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While Washington and the rest of the nation sort out the meaning of a Donald Trump presidency, new leaders in Montpelier have an opportunity to address the needs of low- and moderate-income Vermonters for whom a secure middle-class life seems unaffordable and out of reach. A higher minimum wage, access to high-quality child care, an expanded public education system including at least two years of college, and a program to help workers save for retirement can address the affordability problem for Vermonters struggling to make ends meet.

Tying public spending to any measure of economic growth is a double whammy for Vermonters in bad times: When the economy slows, it takes state spending down with it. So Vermonters not only have to deal with job and income losses during a recession, they also get hurt by a reduction in state services just when they need them most. Nevertheless, the governor has proposed restricting state General Fund spending growth to the average growth rate of wages over the prior six years. Given the countercyclical nature of public investment—spend more when the economy is slow, reduce spending and save when the economy picks up-  concerns that the state budget is growing too fast are overblown. Read more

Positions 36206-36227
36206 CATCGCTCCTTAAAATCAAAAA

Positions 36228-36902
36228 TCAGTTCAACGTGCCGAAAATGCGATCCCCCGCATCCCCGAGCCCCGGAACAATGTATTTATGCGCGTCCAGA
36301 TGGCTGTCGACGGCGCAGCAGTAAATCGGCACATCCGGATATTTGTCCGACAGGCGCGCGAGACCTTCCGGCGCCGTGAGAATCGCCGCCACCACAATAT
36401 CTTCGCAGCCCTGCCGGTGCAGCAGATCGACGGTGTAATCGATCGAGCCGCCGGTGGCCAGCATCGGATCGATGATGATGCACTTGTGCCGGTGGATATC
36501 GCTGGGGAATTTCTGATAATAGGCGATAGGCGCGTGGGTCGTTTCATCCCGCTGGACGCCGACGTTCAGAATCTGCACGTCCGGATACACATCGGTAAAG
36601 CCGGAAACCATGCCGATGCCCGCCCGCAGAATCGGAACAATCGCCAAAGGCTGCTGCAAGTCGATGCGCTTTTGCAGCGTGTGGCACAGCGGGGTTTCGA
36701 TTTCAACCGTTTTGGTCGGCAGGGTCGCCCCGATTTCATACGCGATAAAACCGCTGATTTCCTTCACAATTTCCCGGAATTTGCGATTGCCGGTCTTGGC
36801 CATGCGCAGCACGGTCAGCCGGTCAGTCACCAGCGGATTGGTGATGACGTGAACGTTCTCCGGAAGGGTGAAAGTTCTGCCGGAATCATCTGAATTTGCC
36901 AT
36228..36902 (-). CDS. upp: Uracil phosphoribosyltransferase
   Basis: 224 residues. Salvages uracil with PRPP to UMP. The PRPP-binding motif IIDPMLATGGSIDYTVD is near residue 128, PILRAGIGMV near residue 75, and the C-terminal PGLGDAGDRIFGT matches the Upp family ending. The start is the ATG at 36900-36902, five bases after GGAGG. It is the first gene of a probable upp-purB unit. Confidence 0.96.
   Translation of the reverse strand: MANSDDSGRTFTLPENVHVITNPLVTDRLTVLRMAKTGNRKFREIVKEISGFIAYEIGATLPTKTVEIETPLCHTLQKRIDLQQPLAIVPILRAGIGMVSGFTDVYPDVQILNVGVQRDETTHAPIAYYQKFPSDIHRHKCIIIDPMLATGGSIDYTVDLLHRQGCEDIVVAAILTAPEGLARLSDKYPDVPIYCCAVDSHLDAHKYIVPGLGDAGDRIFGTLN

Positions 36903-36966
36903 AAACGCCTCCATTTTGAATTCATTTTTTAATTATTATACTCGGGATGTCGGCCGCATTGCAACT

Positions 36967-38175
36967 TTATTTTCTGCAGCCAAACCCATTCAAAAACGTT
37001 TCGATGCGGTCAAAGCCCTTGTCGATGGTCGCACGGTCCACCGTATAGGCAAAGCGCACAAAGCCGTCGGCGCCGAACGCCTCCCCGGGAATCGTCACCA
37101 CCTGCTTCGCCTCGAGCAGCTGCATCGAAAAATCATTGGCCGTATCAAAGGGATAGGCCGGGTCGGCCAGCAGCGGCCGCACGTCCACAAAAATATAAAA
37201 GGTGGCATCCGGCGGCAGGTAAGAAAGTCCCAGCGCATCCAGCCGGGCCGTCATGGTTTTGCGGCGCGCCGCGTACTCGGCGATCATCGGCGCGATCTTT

On one level, Gov. Phil Scott’s first budget proposal provides a useful lesson. He showed it’s relatively easy to reduce or eliminate a state budget “gap,” at least on paper. You just move the problem into a different account. But it also could be a useful service if it shifts the budget conversation in Montpelier away from “the gap” and more toward to the purpose of raising and spending public money. We should be talking about how the budget can improve the lives of Vermonters and help them achieve their potential. Read more

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